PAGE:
The following scenario plays out one of the most common histories we see in the Exchange 5.5 design of federated environments. In fact, we can probably blame the flexibilty of Exchange 5.5 for the majority of federations that exist today because it made possible the creation of large email directories without a need for trusts or centralized ownership. I've worked with multiple customers over the years who went through something like the following experience.
As the typical organization progressed in the various local area networks in the early and mid nineties, a majority of the departments selected Microsoft software for their standardization. By 1996 most agencies had NT 4.0 networks in a master domain model, where the user accounts resided in one domain and several resource domains were created (with two-way trusts) for various line of business applications.
Nearly every in the federation had implemented Exchange 5.5 as their email system, operating in the master NT 4.0 domain. Sometime around 1994, the central information services agency (who historically controlled the mainframe) came up with the concept of a shared Global Address list across all agencies, hence planting the seeds for an enterprise model.
To accomplish this, however, the information services department required a solution that provided every other agency complete autonomy, control, and security, since no trusts between master domains would occur as part of this effort.
As a result, an SMTP-based replication hub was established by central IT. Each agency would build its own site in Exchange 5.5 (in its own NT 4.0 domain) and establish an SMTP-based directory replication connector to the Hub Site. In all, tens or even hundreds of agencies participated in this hub and spoke model. Each agency's 5.5 Organization had the same name, but was essentially independent of every other site (differing service accounts used, different permission models, etc.). Email was not routed inbound or outbound from a central authority. No trusts, Exchange site links, or other common infrastrutures were shared. Each agency maintained its own DNS namespace and all user-to-user messages were sent via DNS and MX records.
Public folders were basically administered locally at the agency sites, but some agencies did occasionally share replication scopes for certain folders.
For years, the environment provided the one thing that everyone wanted, a common GAL. However, it was fraught with problems. Simple mistakes made in one agency replicated throughout the organization and affected everyone. Containment of viruses was nearly impossible, as it required the coordination of upwards of 100+ email administrators and several hundred supporting staff.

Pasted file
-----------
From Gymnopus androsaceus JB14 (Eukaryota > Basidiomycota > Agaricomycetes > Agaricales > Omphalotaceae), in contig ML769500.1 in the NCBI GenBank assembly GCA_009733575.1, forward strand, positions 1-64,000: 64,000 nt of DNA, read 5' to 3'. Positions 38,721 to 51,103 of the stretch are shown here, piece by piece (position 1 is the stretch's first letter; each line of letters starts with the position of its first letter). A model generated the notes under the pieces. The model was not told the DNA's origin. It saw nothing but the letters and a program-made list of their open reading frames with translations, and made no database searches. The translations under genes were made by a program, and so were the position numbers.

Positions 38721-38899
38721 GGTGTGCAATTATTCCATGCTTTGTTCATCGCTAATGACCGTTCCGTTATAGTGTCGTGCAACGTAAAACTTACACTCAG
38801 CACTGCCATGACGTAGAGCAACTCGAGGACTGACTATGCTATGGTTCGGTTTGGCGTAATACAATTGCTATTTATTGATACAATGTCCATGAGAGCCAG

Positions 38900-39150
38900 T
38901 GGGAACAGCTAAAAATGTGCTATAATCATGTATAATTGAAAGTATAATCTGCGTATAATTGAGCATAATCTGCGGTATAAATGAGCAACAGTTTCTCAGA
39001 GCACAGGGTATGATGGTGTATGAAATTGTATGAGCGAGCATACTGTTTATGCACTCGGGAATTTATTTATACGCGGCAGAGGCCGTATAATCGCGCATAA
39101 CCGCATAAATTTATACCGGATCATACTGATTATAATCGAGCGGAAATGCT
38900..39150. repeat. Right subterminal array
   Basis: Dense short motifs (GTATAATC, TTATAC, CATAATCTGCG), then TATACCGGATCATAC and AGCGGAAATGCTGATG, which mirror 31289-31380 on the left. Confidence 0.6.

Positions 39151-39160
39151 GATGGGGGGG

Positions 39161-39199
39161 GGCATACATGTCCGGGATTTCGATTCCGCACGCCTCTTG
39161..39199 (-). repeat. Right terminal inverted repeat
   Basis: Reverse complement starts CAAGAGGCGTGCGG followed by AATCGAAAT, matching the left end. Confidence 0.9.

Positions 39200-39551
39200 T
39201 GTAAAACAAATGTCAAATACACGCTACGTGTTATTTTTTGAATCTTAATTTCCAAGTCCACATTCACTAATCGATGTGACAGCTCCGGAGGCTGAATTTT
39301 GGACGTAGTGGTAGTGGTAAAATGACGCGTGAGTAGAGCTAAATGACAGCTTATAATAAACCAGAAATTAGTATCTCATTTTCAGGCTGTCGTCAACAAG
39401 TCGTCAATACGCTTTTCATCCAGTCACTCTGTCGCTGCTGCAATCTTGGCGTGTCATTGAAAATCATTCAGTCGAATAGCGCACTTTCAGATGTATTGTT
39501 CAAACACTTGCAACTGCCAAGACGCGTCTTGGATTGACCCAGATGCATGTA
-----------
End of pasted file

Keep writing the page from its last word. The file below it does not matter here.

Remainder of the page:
As a result of problems (particularly related to viruses), several agencies began deploying firewalls between themselves and other agencies. This was ironic because in order for the mail hub to function as designed, the ports being used to deliver viruses (port 25 at the time) had to stay open for replication and mail flow to work. The further irony is that all agencies were often behind a global firewall that protected everyone from the general Internet. So, in spite of their efforts to come together as an enterprise, steps were being taken by everyone to prevent the enterprise model from being full functional.
By 2000, almost every agency had a firewall between itself and other agencies. To ensure "security" firewall rule lists were expansive, often requiring IT staff at agencies to justify every address/port combination and making general connectivity for collaboration across agencies nearly impossible.
The problems of this design became quckly apparent around the turn of the century. Under Exchange 2000, the directory no longer resided in Exchange, but rather was part of Active Directory. The Active Directory forest boundary became the Exchange organizational boundary, leaving the state with two choices, go their separate ways on Exchange (meta directories were not as often spoke of then) or bring together their domain environment under a single, common enterprise forest.
Thus, the desire for maintaining a common global address list becomes the driving force in an Active Directory design for a single forest. What's most interesting about this, however, is that a common GAL was one of the few benefits actually touted by Microsoft as a benefit. We were more focused on discussing the benefits of a single enterprise (improved collaboration, larger directory structures, single sign-on). This brief reflection on many customers' histories, however, shows that maybe we missed a larger opportunity that existed in many of our federated customer accounts.